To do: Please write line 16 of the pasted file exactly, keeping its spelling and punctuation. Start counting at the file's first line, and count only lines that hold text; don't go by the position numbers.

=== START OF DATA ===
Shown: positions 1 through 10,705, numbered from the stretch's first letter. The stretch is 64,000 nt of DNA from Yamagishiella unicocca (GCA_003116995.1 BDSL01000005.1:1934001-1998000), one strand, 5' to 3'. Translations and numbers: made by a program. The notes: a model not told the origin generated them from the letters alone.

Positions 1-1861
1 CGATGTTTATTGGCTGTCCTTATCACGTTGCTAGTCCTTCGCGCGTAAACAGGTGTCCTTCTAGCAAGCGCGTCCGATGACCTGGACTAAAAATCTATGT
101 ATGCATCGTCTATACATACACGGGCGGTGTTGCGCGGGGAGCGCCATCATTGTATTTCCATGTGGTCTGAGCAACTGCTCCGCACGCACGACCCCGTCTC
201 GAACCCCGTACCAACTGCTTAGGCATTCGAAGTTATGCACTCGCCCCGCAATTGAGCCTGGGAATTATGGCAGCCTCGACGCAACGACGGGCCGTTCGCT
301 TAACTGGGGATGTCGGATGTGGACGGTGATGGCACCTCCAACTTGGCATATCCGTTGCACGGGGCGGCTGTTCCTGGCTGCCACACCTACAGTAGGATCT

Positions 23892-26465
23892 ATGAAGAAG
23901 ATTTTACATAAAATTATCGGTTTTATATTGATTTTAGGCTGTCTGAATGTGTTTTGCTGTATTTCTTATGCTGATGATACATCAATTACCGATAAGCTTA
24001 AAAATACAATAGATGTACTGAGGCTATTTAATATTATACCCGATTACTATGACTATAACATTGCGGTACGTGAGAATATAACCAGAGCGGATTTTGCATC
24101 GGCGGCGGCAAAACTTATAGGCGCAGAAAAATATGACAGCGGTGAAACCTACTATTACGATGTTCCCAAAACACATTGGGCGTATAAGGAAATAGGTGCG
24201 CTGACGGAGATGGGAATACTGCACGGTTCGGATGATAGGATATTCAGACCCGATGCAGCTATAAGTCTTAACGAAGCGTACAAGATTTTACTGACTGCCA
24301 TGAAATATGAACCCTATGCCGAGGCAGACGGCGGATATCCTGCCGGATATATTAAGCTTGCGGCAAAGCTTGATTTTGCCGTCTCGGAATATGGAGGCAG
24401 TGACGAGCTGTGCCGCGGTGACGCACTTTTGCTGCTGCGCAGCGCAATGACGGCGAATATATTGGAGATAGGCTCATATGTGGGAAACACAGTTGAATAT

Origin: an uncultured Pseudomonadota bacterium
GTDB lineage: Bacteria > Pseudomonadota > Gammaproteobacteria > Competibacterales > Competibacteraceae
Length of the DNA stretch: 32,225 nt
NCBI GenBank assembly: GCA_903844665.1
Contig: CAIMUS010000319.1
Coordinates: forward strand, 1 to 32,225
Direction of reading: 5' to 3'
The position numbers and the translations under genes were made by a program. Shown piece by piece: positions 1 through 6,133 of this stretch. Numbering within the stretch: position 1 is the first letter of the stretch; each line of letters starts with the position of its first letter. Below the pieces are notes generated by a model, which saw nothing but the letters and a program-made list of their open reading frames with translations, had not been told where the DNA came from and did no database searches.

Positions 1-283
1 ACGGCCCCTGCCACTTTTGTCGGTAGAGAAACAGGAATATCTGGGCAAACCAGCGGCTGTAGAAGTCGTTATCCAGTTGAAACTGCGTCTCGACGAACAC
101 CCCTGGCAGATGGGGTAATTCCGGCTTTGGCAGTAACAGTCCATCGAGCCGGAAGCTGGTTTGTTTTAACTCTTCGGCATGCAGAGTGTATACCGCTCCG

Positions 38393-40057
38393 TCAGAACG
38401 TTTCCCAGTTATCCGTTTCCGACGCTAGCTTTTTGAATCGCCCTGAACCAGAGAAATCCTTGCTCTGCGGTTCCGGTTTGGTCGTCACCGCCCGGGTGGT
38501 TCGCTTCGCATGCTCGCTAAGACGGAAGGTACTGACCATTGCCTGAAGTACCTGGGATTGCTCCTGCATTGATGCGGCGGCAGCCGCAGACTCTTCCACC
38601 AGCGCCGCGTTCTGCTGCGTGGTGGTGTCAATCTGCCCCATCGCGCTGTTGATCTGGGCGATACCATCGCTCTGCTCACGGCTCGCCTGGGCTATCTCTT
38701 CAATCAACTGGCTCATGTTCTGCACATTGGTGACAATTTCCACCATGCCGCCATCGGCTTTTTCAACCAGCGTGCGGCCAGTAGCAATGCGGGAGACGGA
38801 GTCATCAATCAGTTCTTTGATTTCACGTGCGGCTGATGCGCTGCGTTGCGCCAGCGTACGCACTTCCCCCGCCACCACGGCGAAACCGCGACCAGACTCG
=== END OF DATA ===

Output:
GTDB lineage: Bacteria > Pseudomonadota > Gammaproteobacteria > Competibacterales > Competibacteraceae